UN warns aid flights could collapse in July
The WFP is due to transport 78 000 cubic metres of life-saving cargo over the next six weeks but has only sufficient funds to deliver 56 000 cubic metres.
23 June 2020 | Economics
It is crucial that the response doesn't stop now when it is needed most. - Elisabeth Byrs, Spokesperson: WFP
The World Food Programme (WFP), which runs the flight network, said that only US$178 million of the US$965 million common services budget needed to operate the service throughout 2020 had so far been advanced or confirmed by donors.
“Unless a substantial injection of funds is provided by donors by the end of the first week of July, WFP will have no choice but to ground most of its humanitarian air fleet by the end of July,” WFP spokeswoman Elisabeth Byrs told reporters.
“All the people who need our assistance will suffer.”
As the coronavirus crisis continues around the world, the network is operating on an unprecedented scale.
“With the pandemic showing no signs of abating, it is crucial that the response doesn't stop now when it is needed most,” said Byrs.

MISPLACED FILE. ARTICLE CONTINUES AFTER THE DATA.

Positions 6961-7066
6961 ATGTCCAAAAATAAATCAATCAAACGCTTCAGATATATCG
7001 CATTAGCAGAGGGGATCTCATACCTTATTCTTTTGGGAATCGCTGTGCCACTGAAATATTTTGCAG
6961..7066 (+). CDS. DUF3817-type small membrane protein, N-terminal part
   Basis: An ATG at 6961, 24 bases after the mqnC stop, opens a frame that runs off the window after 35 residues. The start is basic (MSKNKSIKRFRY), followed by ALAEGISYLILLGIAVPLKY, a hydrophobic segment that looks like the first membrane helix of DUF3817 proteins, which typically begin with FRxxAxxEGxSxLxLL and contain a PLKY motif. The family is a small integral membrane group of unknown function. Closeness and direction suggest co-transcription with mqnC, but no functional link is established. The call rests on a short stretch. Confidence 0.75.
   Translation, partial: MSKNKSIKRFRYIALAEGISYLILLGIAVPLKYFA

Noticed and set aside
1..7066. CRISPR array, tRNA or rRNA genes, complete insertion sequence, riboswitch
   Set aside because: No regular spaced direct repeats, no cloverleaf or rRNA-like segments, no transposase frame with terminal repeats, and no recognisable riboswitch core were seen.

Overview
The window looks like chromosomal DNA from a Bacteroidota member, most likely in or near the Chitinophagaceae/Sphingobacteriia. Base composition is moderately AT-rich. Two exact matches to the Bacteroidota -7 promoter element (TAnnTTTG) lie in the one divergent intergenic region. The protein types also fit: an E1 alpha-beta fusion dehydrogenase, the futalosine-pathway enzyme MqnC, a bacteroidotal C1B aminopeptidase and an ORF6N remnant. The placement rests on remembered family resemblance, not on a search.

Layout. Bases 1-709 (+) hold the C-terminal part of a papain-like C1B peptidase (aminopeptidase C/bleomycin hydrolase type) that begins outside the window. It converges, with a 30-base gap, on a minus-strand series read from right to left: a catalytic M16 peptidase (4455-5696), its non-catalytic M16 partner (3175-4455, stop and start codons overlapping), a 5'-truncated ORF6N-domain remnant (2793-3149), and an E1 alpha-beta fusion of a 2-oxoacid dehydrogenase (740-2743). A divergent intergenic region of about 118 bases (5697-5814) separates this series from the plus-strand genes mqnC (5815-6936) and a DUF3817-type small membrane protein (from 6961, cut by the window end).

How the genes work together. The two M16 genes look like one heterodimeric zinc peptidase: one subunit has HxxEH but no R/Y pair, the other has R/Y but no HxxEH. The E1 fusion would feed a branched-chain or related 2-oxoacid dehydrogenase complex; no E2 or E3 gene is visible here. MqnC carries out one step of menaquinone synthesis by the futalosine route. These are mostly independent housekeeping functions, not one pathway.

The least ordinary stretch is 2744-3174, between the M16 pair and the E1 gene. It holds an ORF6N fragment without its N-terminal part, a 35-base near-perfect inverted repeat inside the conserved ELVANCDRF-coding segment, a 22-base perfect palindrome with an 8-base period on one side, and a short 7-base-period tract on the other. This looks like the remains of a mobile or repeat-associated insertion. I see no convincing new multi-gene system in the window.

She said the air services were vital in enabling humanitarian help for the most vulnerable people in fragile countries.
“Without the logistical support provided by these common services, global aid operations will be severely compromised; hospitals in developing countries would not receive desperately needed medical supplies,” she said.
The WFP is due to transport 78 000 cubic metres of life-saving cargo over the next six weeks for more than 30 organisations - but said it only had sufficient funds to deliver 56 000 cubic metres.
Its projections indicate that approximately 700 000 cubic metres of cargo would need to be delivered around the world by the end of the year.
'Very bad situation'
“It would be a very bad situation if the vulnerable people don't get this assistance,” said Byrs.
The flight network relies on three central hubs: Guangzhou in China, Liege in Belgium and Dubai in the United Arab Emirates - sited because they are close to the factories where humanitarian supplies are manufactured.
Aid is then flown out to a handful of regional hubs - namely Kuala Lumpur, Panama, Addis Ababa, Accra and Johannesburg - before moving on to hundreds of smaller destinations.
Though regular commercial passenger and cargo flights are slowly resuming and it is possible to use some of their spare capacity for transporting aid, Byrs said that there were no commercial flights going to some of the impoverished destinations that UN aid needed to reach.